Let your mental health “shine”

Let your mental health “shine”


While working at DoSomething, Naomi Hirabayashi met Marah Lidey, a New York-based nonprofit dedicated to creating positive change for young people, whose friendships and daily support were thriving. This inspired them to launch and co-found Shine, a self-care nonprofit, in 2016.

In 2014, Shine created a prototype for 50 people.

Later in 2016, it became a free text message for a few years “to help people get through the day,” Yonsei’s Hirabayashi told the Journal North in a phone interview. She added that they launched the subscription-based Shine app in 2018, available in the Apple App Store for iPhone and Apple Watch devices and Google Play for Android device users.

Shine offers daily meditations, weekly self-care classes and a library of more than 1,000 meditations, Hirabayashi said.

After graduating from James Madison University, Hirabayashi worked in advertising in New York and continued her career at Attention, a boutique social media marketing agency in New York. This led her to do something.

Identity is a key component of Shine. Hirabayashi is a Japanese-American woman and Lidey is a black woman in the U.S. “All of our identities affect how we experience the world and how the world sees us,” Hirabayashi explains.

Shine is for everyone, she says, adding, “It’s important to elevate historically marginalized voices.” Hirabayashi said the app’s team is 80 percent Black, Indigenous and people of color.

After the death of George Floyd, a black man murdered by a white police officer in Minneapolis in June 2020, Shine produced new content that brought together key themes from the black community, including “racial battle fatigue” and “generational trauma.

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Similarly, last February, Shine offered Asian-American content due to the rise of anti-Asian hate during the coronavirus pandemic. “We wanted to make sure we were finding and elevating AAPI voices in the community through content, meditations and community events that targeted the Asian American experience,” Hirabayashi said.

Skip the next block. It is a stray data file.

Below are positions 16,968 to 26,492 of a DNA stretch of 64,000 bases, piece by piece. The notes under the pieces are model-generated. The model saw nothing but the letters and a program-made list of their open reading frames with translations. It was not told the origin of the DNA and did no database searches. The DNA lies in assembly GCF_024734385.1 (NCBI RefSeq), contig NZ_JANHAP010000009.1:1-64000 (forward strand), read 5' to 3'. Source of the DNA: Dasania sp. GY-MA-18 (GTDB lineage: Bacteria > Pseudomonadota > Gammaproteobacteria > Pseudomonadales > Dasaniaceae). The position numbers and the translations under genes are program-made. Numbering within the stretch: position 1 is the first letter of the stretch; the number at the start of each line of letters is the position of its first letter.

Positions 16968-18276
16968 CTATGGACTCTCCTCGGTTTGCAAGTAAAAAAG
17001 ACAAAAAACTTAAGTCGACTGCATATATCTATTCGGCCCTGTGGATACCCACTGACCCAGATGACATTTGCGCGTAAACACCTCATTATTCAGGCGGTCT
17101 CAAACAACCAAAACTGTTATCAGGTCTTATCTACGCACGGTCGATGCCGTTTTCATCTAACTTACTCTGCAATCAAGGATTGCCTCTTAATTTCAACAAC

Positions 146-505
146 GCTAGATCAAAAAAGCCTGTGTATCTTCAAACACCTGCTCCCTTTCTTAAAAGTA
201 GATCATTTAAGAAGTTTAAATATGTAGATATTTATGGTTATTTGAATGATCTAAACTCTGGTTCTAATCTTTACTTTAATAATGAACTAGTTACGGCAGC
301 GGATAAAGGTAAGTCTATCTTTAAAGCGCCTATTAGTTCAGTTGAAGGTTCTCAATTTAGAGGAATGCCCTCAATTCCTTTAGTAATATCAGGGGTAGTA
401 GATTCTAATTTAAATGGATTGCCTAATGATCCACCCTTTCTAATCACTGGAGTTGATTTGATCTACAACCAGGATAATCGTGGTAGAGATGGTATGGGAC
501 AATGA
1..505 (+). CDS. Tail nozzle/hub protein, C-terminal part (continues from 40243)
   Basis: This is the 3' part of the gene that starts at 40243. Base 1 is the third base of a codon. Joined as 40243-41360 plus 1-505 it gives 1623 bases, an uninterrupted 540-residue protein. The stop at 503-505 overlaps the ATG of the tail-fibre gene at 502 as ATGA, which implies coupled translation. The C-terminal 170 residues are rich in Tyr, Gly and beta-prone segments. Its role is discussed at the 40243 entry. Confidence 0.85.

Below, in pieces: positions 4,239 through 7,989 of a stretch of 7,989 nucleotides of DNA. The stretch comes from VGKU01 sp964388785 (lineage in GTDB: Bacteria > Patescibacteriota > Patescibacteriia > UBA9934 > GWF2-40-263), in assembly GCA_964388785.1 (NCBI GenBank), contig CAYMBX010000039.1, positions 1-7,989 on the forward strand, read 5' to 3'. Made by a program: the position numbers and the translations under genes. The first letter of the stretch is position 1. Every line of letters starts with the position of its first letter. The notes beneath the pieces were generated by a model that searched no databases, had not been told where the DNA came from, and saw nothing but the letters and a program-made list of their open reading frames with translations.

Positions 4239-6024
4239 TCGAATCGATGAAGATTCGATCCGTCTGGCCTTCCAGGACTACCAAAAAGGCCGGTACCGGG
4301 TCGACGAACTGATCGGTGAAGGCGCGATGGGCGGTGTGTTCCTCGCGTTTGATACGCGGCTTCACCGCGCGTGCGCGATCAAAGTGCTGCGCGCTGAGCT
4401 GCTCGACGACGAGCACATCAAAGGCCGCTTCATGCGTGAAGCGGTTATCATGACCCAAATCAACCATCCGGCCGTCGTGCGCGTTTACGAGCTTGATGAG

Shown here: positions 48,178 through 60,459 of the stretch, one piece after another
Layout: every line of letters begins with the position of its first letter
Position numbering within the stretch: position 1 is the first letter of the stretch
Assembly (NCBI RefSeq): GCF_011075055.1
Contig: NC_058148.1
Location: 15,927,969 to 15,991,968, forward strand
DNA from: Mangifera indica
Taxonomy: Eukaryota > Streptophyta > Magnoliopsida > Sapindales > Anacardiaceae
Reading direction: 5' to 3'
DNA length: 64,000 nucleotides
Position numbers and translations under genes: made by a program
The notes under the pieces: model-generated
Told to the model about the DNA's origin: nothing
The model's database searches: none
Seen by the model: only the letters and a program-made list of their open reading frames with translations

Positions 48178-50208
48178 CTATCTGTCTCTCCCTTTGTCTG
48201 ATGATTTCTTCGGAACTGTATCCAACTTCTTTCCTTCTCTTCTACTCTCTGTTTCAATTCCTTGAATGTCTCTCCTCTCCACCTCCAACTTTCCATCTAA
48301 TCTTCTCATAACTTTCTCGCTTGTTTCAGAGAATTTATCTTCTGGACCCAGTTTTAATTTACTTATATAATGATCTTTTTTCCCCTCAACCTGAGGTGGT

As the pandemic disrupted daily life for nearly two years, Shine saw organic growth in their app and a conversation around mental health that de-stigmatized.

Hirabayashi says the nonprofit conducted a survey from their community that showed that more people were starting to discuss their mental health issues due to “shared experiences. People are turning to Shine from other meditation apps because “being part of the origin story, part of the team and the whole content is more inclusive and representative,” Hirabayashi said.

Hundreds of companies contacted Shine in the summer of 2020 because employers wanted to “find more inclusive resources for their teams and mental health,” Hirabayashi shared. In the first quarter of 2021, the nonprofit launched “Shine At Work,” Hirabayashi said, as “a way for companies to develop an annual program for their employees that is rooted in (acceptance of) commitment therapy and mental health. ” Psychology Today defines commitment acceptance therapy as “a therapy based on positive thinking that theoretically leads to greater happiness by overcoming negative thoughts and feelings.”

Shine’s mission is to make taking care of your mental and emotional health easier, more representative and more inclusive – in all experiences. The Shine app makes it easy to create self-care rituals through daily meditation to help calm your anxiety.